Syria Intensifies Homs Attack as Assad Accuses Foreign Sides

Syria’s army escalated its shelling of the city of Homs as President Bashar al-Assad accused “foreign sides” of providing weapons and money to rebels.

The army killed seven people this morning, including a child, during a heavy bombardment of Homs, the U.K.-based Syrian Observatory for Human Rights said in an e-mailed statement. The city, under siege for almost three weeks, was hit by 200 tank shells today, while 27 people were killed across the country, Al Arabiya reported, citing opposition activists.

Government forces have intensified efforts to stamp out the rebellion by using mortars, artillery and tanks. The United Nations estimates more than 5,400 Syrians died last year as loyalist forces cracked down on protests that began in March. Twenty people were killed yesterday across the country, according to the Syrian Observatory.

Assad accused unidentified foreign sides of providing weapons and financial support to “armed terrorist groups” as they seek to destabilize Syria, the official Syrian Arab News Agency reported yesterday. The government has blamed the violence on terrorists and foreign provocateurs.

Russia won’t take part in a meeting on Syria being held in Tunis this week, the Foreign Ministry said on its website today. The U.S., the European Union and the Arab League, which backed a UN resolution calling on Assad to step down in favor of an interim government that would hold elections, will attend the “Friends of Syria” meeting. Russia and China vetoed the resolution earlier this month.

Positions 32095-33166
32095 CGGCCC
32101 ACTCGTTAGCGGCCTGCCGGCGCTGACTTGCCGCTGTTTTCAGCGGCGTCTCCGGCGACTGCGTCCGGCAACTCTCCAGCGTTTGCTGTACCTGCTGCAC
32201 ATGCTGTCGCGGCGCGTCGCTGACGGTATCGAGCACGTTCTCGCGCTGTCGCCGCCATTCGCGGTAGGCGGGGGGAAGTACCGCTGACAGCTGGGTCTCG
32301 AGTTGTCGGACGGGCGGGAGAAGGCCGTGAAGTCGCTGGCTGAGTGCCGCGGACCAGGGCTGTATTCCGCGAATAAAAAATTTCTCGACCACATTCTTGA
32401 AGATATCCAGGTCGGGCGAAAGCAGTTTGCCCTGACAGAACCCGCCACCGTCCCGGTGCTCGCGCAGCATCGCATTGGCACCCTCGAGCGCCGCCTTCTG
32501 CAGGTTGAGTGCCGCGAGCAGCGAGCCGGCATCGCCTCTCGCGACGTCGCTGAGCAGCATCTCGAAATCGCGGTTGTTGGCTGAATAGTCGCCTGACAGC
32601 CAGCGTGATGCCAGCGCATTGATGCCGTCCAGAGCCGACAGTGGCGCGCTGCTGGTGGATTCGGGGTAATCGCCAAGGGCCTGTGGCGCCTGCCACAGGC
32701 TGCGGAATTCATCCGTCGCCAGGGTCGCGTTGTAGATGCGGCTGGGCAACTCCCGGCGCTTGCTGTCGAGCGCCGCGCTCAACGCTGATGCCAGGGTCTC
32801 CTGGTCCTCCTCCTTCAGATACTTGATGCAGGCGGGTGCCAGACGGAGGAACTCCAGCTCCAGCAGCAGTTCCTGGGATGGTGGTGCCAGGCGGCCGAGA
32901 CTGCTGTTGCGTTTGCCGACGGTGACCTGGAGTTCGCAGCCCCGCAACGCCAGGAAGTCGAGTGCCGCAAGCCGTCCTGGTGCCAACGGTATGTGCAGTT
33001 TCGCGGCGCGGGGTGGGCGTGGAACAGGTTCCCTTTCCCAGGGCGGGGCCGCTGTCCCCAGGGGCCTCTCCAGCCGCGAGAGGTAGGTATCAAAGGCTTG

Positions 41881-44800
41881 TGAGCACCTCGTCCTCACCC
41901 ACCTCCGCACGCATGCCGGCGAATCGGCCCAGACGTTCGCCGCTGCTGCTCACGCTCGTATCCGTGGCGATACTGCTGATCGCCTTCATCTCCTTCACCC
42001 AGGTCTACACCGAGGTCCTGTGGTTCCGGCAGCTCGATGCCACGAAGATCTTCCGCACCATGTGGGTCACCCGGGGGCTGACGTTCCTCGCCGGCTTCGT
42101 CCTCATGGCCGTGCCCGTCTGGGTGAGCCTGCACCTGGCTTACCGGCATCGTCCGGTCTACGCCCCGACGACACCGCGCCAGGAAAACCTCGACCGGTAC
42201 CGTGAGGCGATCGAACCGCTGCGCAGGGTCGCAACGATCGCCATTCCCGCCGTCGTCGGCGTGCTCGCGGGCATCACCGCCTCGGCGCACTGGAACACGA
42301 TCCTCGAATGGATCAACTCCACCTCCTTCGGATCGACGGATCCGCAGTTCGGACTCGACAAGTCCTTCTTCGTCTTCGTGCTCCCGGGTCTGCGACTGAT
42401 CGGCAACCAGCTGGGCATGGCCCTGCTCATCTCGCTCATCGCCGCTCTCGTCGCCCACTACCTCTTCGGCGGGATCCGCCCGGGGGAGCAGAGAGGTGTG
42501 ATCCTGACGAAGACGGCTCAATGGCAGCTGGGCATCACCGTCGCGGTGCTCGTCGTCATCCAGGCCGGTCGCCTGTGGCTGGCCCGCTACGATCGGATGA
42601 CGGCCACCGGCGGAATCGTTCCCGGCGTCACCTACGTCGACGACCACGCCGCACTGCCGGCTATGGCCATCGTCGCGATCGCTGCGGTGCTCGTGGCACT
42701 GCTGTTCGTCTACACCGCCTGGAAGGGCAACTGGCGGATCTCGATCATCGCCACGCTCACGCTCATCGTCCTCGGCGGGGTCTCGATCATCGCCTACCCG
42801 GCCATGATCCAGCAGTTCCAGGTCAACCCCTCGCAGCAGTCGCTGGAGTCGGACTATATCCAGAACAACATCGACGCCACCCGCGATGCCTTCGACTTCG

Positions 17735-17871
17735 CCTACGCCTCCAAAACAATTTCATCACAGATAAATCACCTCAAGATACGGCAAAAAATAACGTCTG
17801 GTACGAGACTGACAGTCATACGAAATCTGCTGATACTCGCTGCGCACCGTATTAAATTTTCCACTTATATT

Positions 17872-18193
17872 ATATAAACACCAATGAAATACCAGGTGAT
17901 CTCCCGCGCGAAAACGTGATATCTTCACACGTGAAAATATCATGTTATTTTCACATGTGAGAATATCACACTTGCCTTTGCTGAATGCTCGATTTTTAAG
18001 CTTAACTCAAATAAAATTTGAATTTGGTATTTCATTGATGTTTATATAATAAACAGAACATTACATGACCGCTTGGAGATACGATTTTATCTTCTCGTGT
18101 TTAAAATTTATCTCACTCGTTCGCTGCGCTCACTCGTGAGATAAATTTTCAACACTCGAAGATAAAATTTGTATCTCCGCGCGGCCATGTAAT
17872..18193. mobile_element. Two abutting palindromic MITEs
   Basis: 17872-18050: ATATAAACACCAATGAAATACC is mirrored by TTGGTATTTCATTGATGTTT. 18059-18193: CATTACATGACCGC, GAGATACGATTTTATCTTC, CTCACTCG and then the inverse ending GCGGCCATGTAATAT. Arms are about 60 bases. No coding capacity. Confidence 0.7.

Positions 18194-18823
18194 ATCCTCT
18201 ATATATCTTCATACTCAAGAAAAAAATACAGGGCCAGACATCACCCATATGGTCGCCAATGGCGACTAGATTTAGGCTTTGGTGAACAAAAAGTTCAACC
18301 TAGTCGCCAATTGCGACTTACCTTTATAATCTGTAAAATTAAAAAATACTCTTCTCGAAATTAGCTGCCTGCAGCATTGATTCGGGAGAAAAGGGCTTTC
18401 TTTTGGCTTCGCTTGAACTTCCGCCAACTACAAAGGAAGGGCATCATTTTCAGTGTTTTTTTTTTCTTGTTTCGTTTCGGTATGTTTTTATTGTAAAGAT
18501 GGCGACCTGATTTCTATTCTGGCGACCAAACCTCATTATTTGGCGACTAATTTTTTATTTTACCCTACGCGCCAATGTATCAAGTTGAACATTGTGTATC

Increasing Pressure

The meeting will discuss tightening the economic stranglehold around Syria, U.K. Foreign Secretary William Hague told the BBC on Feb. 19.

The conflict is escalating into a civil war as more soldiers defect and take up arms against Assad’s rule. About 40,000 people have deserted the regime’s 270,000-person security forces, according to a Turkish Foreign Ministry official.

A group of armed rebels killed Mahmoud Ramadan, a businessman in Aleppo, the country’s second-largest city, SANA said. Ahmed Ramadan, a member of the opposition Syrian National Council’s executive bureau, told Al Jazeera television that his brother was killed by security agents for being an opponent of the Assad regime.

The attack came a day after gunmen killed Public Prosecutor Nidal Ghazal, Judge Mohammed Ziyadeh and their driver in Idlib.

To contact the reporter on this story: Glen Carey in Riyadh at gcarey8@bloomberg.net

To contact the editor responsible for this story: Andrew J. Barden at barden@bloomberg.net

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